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Blog  »  June 2017  »  Holiday Leave Entitlements - Blog
Jun 17

Posted by
Jennie Hussey

Holiday Leave Entitlements

The launch of Labour’s manifesto came with a surprise proposal to increase the public holidays to 12.

If elected, Labour would introduce 4 new public holidays – bringing England, Wales, Scotland and Northern Ireland together to mark all 4 national patron saints’ days. These would be additional to the current statutory holiday entitlement so that “workers in Britain get the same proper breaks as in other countries”. This would mean the statutory holiday entitlement for a full-time worker would increase from 5.6 weeks per year to 6.4.

This proposal along with the time of year we’re heading into makes holidays in general a very topical issue at the moment, so let’s take a look at holiday entitlement and pay:


Employees’ holiday rights start on the first day of their employment.

Under the Working Time Regulations 1998, workers (including part-timers and most agency and freelance workers) have the right to:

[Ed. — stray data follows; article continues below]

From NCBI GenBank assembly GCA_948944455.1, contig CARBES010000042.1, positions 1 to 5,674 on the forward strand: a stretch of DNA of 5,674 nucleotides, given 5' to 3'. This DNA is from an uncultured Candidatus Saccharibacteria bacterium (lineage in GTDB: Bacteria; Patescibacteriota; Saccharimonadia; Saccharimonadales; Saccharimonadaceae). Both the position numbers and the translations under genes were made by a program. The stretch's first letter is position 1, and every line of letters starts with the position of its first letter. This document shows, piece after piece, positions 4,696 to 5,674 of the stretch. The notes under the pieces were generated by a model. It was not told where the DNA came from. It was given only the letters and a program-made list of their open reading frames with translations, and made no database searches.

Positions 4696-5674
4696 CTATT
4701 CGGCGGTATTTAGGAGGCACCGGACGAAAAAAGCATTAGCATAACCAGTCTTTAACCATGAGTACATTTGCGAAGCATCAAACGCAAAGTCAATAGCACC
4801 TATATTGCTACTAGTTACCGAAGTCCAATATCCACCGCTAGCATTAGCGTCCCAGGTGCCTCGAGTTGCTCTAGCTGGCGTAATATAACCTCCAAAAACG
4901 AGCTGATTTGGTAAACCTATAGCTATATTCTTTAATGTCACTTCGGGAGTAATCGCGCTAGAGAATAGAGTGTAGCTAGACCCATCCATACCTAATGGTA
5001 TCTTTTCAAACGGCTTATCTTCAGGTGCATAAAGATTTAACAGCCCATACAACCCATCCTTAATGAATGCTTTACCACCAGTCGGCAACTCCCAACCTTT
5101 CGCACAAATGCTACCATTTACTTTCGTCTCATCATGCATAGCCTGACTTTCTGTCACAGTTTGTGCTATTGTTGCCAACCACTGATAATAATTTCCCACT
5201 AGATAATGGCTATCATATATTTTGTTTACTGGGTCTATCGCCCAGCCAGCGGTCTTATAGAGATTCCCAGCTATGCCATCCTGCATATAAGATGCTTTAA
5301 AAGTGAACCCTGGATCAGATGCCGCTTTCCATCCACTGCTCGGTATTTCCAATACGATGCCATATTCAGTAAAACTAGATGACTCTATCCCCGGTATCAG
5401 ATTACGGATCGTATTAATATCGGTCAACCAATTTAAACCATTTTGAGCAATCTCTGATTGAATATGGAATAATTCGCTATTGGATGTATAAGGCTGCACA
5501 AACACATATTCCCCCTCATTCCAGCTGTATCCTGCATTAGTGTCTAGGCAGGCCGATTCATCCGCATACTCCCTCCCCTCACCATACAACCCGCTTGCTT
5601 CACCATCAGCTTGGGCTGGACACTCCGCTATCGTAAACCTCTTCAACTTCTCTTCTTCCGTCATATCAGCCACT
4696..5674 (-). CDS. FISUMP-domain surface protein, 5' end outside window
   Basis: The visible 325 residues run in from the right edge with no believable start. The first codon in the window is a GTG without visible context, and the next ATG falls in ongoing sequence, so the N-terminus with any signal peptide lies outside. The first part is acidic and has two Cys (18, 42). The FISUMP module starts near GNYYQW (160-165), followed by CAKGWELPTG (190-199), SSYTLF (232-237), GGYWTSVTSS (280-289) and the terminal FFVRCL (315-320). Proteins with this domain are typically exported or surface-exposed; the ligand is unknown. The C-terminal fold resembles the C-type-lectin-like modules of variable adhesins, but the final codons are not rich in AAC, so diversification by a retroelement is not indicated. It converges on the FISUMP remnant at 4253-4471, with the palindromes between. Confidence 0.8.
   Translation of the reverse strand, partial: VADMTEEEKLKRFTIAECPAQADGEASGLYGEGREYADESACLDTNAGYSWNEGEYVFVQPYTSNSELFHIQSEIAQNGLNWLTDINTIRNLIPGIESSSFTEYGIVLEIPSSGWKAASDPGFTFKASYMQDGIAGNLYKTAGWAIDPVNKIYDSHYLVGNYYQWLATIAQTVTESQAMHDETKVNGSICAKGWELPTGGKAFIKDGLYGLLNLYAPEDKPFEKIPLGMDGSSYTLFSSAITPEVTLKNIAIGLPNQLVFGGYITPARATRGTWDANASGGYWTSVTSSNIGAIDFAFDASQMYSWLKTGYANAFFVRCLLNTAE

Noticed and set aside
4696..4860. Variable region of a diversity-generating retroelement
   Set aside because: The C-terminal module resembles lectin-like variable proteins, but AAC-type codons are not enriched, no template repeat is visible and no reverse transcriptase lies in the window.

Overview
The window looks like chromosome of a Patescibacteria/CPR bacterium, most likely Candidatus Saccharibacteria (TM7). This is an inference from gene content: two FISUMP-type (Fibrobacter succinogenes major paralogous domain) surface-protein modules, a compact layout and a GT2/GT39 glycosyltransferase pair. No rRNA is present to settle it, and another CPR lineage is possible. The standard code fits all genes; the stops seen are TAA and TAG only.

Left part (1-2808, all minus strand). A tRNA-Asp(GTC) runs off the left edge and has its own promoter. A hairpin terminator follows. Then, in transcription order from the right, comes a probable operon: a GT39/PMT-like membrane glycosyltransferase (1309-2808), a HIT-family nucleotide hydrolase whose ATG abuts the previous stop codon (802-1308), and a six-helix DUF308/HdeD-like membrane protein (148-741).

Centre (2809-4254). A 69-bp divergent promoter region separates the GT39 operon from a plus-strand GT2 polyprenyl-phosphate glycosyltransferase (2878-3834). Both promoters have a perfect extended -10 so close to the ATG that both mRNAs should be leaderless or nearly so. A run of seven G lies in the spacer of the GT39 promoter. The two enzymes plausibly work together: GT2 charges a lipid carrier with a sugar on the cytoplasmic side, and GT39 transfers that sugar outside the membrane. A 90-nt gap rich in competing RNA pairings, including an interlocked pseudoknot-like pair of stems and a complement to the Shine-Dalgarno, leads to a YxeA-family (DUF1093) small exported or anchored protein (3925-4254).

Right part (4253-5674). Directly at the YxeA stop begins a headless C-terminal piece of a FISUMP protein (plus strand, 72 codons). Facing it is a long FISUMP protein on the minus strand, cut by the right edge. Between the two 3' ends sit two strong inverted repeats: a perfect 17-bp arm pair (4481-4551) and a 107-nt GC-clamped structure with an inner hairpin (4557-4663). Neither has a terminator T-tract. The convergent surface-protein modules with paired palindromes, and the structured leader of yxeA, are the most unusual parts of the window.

• 5.6 Weeks’ paid leave each year, this equates to 28 days for full-time employees
  • Payment for untaken statutory leave entitlement on termination of employment

Part-time employees are entitled to the same holidays as full-time workers, calculated on a pro-rata basis.

In addition, employers may choose to include bank holidays as part of a worker’s statutory annual leave.


The EU Court of Justice has ruled that holiday pay should not be based on basic pay alone - there must be no financial disincentive for an employee to take annual leave. Holiday pay must be the employee’s normal rate of pay and should include;

  • Any regular shift allowance should be included.
  • Commission: if there is a regular commission structure in place this should be included in holiday pay calculations.
  • Overtime: If the employment contract stipulates that an employee must work a set amount of overtime each week then this is included in pay calculations. Regularly worked overtime, although not necessarily included in the contract of employment, should also be included. Irregular overtime should not be included. 

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